Russia’s top pistols from the 20th century

These firearms made a real difference in conflicts at home and abroad - and even in space.

By the end of the Russian Civil War (1917-1922), the Red Army was armed with the Belgian Nagant revolver, an effective but outdated weapon from the 18th century. As a result, the powers that be decided it was time to create a pistol Russia could call its own.

However, back then engineers in the USSR had no experience in creating short-barrelled guns, so it took years to develop a pistol worthy of the army. In 1927, the Soviet Union rolled out its first-ever pistol chambered with 6.35 mm rounds. It was called the Korovin and was distributed among the country’s army officers and top generals. But as they say, the first pancake is always lumpy, and the weapon was soon demonstrating a number of flaws that would ultimately prove its downfall.

“First of all, this was a small handgun with a short pistol grip. It was more suited to a woman’s handbag instead of an officer’s holster,” Dmitry Safonov, a former Izvestia newspaper military analyst, told Russia Beyond.

What’s more, it soon became clear that the pistol’s rounds weren’t powerful enough in battle. Russia’s soldiers needed more firepower.

TT-30 pistol

Russian engineers decided to develop a round based on the German Mauser’s 7.63 mm ammo. So in the early 1930s, the Soviet was armed with the famous TT-30 pistol. Its construction was based on a simplified version the of Brauning pistol. The TT-30 received powerful 7.62 x 25 rounds that flew out of the gun at 420 meters per second.

“These rounds can pierce trees and take out someone hiding behind them. It was powerful ammo for its time with higher accuracy compared to other rounds,” adds Safonov.

According to him, the caliber of the Nagant and TT-30 pistol are similar yet the firepower of the latter is twice as high due to the amount of gunpowder used in its rounds.

“The TT-30 was a reliable weapon that was loved by soldiers of the Soviet Union. By the way, Russian gangsters in the 90s were also armed with this weapon as TT-30 pistols swarmed the country’s black market,”  the expert continues. Nevertheless, the gun had no safety mode, making it a little dangerous. It was also cheaper to develop an entirely new gun, as opposed to adding a safety feature, so the Makarov pistol was born.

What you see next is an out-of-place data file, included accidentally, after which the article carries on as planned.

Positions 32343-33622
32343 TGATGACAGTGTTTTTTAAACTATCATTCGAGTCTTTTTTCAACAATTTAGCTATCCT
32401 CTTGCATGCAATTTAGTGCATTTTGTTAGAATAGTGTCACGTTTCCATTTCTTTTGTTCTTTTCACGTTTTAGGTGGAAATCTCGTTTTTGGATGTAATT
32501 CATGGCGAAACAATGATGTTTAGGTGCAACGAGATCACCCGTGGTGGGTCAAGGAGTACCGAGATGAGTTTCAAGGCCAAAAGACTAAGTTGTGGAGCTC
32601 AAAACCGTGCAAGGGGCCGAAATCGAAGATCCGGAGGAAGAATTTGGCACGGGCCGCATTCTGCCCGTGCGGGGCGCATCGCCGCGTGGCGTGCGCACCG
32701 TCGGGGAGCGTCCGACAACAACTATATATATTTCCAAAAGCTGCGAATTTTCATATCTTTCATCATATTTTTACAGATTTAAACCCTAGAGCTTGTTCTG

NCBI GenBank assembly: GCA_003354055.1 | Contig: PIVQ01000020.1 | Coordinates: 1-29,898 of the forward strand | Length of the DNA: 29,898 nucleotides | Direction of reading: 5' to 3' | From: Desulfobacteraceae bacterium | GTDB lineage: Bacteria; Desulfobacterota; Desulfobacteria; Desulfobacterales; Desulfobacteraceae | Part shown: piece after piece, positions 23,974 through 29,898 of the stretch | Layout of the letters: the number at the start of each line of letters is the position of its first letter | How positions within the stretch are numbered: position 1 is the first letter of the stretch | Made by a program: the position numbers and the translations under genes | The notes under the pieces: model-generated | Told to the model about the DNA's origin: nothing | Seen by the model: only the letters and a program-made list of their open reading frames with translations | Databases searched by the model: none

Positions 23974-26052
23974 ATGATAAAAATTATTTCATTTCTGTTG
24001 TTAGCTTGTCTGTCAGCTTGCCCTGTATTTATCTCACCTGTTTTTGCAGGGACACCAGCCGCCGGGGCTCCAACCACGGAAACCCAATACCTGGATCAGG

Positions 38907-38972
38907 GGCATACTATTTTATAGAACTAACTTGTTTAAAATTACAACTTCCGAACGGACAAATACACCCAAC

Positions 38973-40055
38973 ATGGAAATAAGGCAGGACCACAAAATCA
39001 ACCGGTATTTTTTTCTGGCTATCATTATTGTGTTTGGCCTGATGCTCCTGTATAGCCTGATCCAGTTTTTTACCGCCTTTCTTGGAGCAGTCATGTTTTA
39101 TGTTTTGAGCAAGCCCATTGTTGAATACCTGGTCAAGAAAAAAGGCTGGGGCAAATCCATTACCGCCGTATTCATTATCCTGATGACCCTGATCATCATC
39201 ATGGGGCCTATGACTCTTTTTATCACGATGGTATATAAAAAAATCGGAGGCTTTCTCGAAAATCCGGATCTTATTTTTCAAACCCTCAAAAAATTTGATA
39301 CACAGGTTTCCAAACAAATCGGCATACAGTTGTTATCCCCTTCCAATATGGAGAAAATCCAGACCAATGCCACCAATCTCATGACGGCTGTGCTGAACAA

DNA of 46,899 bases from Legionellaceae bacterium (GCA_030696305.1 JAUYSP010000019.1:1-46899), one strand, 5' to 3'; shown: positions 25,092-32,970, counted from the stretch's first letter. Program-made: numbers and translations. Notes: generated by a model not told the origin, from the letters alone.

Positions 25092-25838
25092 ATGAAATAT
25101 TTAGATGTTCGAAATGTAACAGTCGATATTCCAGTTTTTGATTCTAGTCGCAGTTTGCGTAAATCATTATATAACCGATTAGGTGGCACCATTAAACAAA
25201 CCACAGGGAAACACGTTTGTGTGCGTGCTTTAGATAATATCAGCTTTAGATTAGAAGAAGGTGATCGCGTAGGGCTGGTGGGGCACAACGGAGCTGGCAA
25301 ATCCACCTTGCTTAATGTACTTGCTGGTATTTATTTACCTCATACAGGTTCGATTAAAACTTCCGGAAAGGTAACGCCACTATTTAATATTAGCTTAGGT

Makarov pistol

After WWII the army was in need of a new pistol suitable for both the police and army. In the 1950s engineers created a new 9mm round and a new pistol that would immortalize its creator in Russian weapon history - the Makarov pistol.

This was a semi-automatic pistol that was smaller than the TT-30 and weighed around 810 g.

“Law enforcement and army officers were armed with the Makarov pistol. Even in the 1970s, aviators were given these guns during flights after terrorists captured a civil airliner flying from Suhumi to Krasnodar,” Viktor Litovkin, a TASS military expert, told Russia Beyond.

“The first man in space, Yuri Gagarin, had it on board on April 12, 1962. Of course, he didn’t need it to fight aliens, but to protect himself from wild animals if something went wrong and he happened to land somewhere in the middle of the tundra on his way back to Earth,” the expert added.  

The gun did have had its ergonomic weaknesses though, that made it unsuitable for special ops groups. The pistol grip wasn’t particularly comfortable and it was difficult to change the magazines quickly.

“It also has a very small sight, so it’s hard to master aiming the gun,” Litovkin pointed out.   

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